But at least there was humour. The same cannot be said for the Norma's storyline. Peggy Lipton is a great member of the cast, delivering warmth and wit in equal measure, but she is being saddled with some awful storylines now that her affair with Ed is over. Not only does the random plot of the mysterious food critic rear its head again, but this time we have her mother Vivian coming to visit, complete with Ernie, her shady new husband and con man. I think the idea is that her mother has just the same clueless taste in men; after all Hank is quick to pick up Ernie's game. But nothing about this story line is entertaining, despite solid performances from all involved.
Fortunately the rest of the episode is much stronger. The often-irritating Jerry steps in to represent his brother Ben, proving to be as pathetic a human being as always and I loved Cooper shooting him down in the interrogation room; not only does Cooper demonstrate he is all knowing by referring to Jerry coming last in his class, failing the bar three times and being disbarred too, but when Jerry claims there is a miscarriage of justice, passages from Laura's diary are quickly used to shut him. Even more hilarious, Jerry's attempts to push Cooper and Truman go horribly wrong when the sheriff officially arrests Ben for Laura's murder. But one of the best scenes of the episode has to be Pete's gleeful visit to Ben in jail where he plays Catherine's tape recording, demanding the entire Ghostwood Estate in her name in exchange for the alibi that will clear his name. If you thought Pete couldn't get any more lovable, Jack Nance delights in this scene where he finally gets the upper hand over Richard Beymer' big bad Ben Horne.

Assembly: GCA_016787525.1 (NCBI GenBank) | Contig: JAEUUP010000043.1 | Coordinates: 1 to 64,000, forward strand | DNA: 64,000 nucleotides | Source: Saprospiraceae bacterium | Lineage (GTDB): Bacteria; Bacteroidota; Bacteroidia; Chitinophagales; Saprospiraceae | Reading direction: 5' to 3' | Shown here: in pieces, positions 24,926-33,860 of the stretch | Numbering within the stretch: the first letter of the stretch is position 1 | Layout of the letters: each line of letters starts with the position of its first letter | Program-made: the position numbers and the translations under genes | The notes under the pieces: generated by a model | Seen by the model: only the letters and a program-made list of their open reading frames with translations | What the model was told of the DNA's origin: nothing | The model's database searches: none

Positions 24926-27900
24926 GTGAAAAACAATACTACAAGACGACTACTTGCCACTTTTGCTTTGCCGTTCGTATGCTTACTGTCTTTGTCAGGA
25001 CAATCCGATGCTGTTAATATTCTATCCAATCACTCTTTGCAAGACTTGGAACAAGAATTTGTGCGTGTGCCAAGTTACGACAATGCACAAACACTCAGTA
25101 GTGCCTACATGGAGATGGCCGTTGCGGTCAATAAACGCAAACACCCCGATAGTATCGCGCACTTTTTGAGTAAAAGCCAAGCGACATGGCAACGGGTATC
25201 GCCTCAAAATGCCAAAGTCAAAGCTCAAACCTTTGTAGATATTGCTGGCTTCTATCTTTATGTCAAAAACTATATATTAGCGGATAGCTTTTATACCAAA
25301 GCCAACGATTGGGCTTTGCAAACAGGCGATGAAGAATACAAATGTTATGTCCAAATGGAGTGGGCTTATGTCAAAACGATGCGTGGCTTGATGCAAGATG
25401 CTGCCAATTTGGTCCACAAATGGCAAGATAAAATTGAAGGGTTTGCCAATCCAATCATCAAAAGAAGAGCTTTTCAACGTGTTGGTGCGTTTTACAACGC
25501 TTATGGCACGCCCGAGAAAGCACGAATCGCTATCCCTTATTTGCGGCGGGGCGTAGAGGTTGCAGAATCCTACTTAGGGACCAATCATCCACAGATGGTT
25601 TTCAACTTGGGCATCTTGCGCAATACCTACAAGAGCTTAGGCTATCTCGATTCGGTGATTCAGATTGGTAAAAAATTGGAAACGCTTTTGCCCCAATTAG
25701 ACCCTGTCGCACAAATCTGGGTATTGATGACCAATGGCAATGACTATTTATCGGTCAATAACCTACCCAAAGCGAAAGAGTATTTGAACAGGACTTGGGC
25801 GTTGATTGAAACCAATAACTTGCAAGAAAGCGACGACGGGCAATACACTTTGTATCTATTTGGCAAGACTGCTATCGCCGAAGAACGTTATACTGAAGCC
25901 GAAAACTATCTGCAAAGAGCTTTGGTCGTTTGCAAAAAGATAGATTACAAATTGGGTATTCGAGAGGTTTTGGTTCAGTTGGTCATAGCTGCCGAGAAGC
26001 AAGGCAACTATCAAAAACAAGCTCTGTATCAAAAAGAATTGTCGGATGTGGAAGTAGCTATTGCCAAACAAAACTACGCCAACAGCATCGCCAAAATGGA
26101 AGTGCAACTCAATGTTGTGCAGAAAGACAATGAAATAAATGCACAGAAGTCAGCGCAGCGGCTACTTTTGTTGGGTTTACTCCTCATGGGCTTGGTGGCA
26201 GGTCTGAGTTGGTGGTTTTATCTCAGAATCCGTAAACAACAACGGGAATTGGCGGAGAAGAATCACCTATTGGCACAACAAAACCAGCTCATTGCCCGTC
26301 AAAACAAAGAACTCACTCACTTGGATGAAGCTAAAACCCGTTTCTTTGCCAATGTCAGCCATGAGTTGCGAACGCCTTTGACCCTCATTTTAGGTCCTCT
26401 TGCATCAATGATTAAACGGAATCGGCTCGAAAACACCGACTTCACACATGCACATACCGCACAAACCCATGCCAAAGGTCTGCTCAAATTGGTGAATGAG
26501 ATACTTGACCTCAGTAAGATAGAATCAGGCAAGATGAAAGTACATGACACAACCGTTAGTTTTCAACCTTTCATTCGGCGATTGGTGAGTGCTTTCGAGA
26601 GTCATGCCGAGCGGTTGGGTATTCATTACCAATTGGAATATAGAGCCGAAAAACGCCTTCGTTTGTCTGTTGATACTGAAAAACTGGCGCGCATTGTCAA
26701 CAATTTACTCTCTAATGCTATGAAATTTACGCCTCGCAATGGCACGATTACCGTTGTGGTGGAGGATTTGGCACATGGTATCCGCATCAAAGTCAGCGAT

Of course, at this point the audience knows that Ben is not the killer. The transformation in Leyland Palmer this episode is riveting as Ray Wise delivers a deliciously evil performance; there is an air of danger as Donna and James come to say goodbye to Maddy and Leyland tells them she is gone, the grinning reflection of Bob in the mirror unseen by anyone. Things get even more twisted as he carries Maddy's bloody body, wrapped in plastic just like Laura, in his golf bag around town. The scene where he is stopped by Cooper and Truman after driving erratically and offers to show Cooper his new golf clubs, by pulling one out of the same bag, is Twin Peaks' black humour at its very best.